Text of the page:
5) Faith is the most important thing in the world.  Believing in God and being baptized in the Christian community protects and strengthens us.  It is a natural defense again evil.  In times of weakness, we must lean on our faith and turn to God.  The upcoming movie, “Annabelle: Creation,” is a cautionary tale that depicts what happens when one turns away from God and succumbs to temptation during a period of grief and weakness as opposed to leaning on God for grace and healing.  

All movies, including horror movies tell stories.  In the last century, before we had television and films, parents told stories and tales that were meant to alarm and even frighten children and youth from a certain place or course of action.

Now these stories, meant to be lessons, are brought to life onscreen, complete with sound effects and make-up.  They are terrifying and they should be – evil is something to stay away from.  But for Christians, there is a stronger message, one that should always comfort and strengthen us – that we have a savior and that he will always come to protect and fight for those of us in need.
 

Midnight_Special_(film)_poster

Midnight Special is a new movie from Jeff Nichols (director of Mud). Following is a synopsis:

A father (Michael Shannon) goes on the run to protect his young son, Alton (Jaeden Lieberher), and uncover the truth behind the boy’s special powers. What starts as a race from religious extremists and local law enforcement quickly escalates to a nationwide manhunt involving the highest levels of the Federal Government. Ultimately his father risks everything to protect Alton and help fulfill a destiny that could change the world forever.

It opens in select markets tomorrow, March 18th, and goes into wide release beginning April 1st. It sounds to be very much a character-driven sci-fi flick (in the vein of Inception), exploring the nature of life, love, and faith. It’s sitting currently at a very respectable 84% on Rotten Tomatoes. With a score that high, who wouldn’t want to see it?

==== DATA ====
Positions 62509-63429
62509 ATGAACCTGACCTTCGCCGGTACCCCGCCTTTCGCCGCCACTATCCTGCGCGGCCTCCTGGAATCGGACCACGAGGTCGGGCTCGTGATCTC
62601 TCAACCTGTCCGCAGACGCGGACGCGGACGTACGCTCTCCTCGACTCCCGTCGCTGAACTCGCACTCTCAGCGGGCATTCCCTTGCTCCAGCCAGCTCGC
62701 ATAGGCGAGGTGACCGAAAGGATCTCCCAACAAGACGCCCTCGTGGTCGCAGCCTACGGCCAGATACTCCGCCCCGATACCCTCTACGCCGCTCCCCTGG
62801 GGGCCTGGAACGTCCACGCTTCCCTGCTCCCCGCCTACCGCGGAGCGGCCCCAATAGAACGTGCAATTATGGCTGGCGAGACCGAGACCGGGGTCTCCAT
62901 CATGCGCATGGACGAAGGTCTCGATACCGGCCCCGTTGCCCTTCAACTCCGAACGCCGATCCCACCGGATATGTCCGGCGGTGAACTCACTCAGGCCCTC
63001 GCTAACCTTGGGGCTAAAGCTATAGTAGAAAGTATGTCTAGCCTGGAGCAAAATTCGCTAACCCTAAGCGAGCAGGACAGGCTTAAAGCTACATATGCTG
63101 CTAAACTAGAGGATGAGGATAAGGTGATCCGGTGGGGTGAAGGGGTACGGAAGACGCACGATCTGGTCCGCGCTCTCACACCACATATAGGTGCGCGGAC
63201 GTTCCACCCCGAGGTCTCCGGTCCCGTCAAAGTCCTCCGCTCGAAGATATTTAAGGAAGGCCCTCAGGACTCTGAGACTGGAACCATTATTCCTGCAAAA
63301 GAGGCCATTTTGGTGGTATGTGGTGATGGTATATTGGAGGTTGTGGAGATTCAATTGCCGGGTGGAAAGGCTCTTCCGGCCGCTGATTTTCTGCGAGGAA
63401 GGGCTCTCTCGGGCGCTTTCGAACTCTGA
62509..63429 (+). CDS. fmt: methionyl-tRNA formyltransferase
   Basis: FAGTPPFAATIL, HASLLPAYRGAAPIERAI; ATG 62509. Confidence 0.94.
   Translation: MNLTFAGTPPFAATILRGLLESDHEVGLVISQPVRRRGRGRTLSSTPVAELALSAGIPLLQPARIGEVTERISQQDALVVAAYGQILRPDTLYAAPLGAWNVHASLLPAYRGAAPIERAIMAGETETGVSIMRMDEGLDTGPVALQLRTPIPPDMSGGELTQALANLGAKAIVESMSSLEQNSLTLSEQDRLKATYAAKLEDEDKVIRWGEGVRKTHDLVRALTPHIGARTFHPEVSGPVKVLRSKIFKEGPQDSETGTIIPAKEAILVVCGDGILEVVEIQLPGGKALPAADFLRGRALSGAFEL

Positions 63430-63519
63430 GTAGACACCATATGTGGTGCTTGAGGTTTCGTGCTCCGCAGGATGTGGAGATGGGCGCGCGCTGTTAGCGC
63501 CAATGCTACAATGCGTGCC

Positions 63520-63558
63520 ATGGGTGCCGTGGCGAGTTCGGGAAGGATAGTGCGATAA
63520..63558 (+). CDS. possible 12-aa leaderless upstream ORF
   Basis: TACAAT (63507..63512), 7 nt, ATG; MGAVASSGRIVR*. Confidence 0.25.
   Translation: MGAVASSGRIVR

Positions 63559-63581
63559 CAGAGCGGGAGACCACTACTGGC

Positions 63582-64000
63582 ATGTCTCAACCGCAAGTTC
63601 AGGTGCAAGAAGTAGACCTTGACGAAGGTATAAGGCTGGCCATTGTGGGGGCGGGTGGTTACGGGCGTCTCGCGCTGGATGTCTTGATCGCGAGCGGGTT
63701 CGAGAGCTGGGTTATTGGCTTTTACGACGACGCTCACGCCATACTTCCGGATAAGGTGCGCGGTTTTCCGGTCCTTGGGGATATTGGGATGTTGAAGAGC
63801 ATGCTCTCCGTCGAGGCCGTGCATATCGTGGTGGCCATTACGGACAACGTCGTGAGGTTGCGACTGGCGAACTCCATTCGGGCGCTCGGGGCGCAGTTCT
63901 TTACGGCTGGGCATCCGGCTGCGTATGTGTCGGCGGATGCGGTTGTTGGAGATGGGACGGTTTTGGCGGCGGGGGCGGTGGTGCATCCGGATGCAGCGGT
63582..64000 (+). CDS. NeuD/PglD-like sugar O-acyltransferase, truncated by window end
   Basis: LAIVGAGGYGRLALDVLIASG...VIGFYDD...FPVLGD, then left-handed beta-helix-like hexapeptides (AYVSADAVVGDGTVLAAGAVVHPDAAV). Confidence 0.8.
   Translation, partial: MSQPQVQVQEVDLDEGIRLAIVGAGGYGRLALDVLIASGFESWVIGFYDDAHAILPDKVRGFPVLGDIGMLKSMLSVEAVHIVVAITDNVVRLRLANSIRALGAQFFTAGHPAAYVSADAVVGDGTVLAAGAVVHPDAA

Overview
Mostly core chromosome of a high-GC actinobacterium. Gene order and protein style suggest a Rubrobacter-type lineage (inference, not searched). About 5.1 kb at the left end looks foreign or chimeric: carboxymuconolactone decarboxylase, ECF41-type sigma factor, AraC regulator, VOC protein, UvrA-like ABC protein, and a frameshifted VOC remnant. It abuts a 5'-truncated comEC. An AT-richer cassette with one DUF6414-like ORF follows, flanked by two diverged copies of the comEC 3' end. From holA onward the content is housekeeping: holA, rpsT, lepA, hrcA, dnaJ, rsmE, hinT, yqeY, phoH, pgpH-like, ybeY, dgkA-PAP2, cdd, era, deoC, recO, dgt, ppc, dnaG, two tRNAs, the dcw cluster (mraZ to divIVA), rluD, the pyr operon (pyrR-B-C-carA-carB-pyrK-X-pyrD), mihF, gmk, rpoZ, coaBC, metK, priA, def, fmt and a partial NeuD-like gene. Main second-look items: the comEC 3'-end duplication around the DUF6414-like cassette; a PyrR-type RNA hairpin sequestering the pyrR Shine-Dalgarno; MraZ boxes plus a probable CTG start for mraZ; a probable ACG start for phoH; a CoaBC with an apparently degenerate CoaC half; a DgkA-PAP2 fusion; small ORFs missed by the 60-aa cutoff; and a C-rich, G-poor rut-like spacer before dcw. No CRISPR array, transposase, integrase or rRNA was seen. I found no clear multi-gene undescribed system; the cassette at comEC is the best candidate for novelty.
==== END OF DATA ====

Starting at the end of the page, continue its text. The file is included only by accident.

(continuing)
That’s where you come in!

Grace Hill Media has graciously given me two Movie Money certificates to give away here on the blog. We’re going to make this easy. No Rafflecopter this time; just comment below, and using Random.Org I’ll randomly select a winner (we’re all about random here).

ms movie money

The certificates are good through April 21st; who doesn’t like a free movie?

Cheers!

The other morning I was downstairs making breakfast for my daughter. Now, on account of being banned from all things cooking due to a slight pizza mishap (who burns take-and-bake pizza? this guy), making might just be a slight exaggeration. Let’s put it this way: I make a mighty mean microwave scrambled egg.

So there I am cracking the eggs into a microwave-safe soup cup, pouring a little heavy cream adding a dash of salt, and whipping it all into a fluffy froth when my daughter puts on Toy Story 3. Not the beginning; no–it was the end. You know the part, right? Where Andy is ceremonially handing over his beloved toys to Bonnie.

As I stood there watching from the kitchen, it just struck me all at once:

Bonnie could be my little girl, and Andy my son, who’s sixteen and will only be with us a few scant more years. And then my daughter will shortly thereafter follow. All it took were those few scant moments, and although I knew my kids wouldn’t always be around, I felt it.

I was unmanned as stood there stirring eggs. Mouth agape, I felt my chest constrict, and suddenly my eyes blurred. I felt gut-punched right in the feels. Now, don’t get me wrong: I’m a man of great feeling, but I usually keep it all tightly under wraps, beneath a veneer of cynicism.